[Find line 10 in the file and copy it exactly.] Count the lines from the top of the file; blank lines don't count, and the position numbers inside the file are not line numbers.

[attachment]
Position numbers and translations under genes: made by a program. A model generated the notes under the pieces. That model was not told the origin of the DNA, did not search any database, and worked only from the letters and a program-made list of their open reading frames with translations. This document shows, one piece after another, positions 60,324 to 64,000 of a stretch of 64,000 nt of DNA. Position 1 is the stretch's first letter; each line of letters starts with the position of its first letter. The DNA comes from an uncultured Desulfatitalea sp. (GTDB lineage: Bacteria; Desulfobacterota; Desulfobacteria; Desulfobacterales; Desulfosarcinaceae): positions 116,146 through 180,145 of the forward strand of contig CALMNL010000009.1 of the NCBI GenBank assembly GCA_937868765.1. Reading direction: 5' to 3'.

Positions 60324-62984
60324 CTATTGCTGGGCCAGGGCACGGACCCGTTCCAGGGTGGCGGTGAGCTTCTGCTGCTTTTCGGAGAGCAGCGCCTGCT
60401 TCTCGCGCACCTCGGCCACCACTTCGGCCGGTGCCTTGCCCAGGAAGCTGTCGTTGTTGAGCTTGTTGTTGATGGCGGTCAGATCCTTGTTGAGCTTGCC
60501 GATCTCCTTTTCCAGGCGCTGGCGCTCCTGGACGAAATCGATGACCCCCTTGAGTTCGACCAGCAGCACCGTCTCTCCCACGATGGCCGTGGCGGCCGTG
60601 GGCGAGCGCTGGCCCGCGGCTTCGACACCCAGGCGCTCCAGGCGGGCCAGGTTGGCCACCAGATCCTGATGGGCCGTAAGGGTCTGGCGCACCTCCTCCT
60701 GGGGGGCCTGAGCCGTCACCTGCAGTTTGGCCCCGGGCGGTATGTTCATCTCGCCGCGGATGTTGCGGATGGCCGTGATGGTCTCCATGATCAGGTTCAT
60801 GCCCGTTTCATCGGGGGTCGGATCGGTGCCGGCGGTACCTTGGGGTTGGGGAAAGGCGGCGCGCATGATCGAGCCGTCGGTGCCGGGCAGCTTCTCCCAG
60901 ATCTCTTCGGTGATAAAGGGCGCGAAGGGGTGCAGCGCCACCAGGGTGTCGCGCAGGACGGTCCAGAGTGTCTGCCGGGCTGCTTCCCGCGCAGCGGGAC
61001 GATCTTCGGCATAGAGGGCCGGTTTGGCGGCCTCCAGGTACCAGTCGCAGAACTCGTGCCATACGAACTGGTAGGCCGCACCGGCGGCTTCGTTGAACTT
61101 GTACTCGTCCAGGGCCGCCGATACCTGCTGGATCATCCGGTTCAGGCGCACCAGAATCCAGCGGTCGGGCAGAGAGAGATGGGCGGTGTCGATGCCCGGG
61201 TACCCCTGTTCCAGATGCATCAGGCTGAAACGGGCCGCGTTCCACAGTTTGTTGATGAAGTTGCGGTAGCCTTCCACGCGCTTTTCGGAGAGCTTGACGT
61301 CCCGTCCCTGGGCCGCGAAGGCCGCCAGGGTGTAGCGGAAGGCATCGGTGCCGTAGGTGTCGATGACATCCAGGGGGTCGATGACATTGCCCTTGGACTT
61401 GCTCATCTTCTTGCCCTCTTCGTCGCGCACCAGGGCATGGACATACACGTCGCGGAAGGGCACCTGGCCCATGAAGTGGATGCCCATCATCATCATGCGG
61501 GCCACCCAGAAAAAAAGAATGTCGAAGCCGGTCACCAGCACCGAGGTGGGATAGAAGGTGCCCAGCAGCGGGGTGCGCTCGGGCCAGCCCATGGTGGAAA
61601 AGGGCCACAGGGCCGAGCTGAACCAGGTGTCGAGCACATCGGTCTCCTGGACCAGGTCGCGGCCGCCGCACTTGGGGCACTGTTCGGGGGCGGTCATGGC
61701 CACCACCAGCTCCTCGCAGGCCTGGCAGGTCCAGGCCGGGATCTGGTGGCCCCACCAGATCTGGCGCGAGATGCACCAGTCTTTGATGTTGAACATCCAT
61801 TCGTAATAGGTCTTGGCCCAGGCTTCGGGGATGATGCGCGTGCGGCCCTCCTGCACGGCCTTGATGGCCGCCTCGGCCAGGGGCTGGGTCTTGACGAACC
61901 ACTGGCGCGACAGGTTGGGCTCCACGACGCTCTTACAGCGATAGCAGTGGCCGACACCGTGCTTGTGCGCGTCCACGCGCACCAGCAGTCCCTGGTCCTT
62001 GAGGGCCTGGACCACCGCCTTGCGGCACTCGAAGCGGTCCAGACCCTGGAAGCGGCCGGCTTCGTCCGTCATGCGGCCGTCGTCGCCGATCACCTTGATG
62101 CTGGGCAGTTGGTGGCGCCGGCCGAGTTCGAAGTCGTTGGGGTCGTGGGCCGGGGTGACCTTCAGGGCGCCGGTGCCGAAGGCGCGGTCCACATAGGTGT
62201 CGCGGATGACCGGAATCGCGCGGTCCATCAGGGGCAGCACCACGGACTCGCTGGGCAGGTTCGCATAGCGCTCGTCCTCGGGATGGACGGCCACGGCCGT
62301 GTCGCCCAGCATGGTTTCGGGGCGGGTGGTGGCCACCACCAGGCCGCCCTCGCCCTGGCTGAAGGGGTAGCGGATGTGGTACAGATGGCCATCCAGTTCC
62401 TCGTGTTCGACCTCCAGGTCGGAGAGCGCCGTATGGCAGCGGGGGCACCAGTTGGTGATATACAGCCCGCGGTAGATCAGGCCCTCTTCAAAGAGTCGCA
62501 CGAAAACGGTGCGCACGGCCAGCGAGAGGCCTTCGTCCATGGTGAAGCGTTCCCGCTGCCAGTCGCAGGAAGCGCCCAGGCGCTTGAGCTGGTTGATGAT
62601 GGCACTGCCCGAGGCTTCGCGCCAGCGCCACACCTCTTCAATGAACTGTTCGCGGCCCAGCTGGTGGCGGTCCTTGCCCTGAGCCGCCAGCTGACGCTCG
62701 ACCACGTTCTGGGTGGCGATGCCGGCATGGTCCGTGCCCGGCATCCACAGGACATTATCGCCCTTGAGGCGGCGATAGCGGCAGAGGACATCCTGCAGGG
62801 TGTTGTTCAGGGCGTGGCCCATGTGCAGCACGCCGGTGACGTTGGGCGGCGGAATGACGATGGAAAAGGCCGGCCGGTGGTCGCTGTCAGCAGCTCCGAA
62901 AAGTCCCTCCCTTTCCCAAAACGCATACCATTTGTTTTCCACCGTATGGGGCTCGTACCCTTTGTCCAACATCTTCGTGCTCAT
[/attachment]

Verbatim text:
61001 GATCTTCGGCATAGAGGGCCGGTTTGGCGGCCTCCAGGTACCAGTCGCAGAACTCGTGCCATACGAACTGGTAGGCCGCACCGGCGGCTTCGTTGAACTT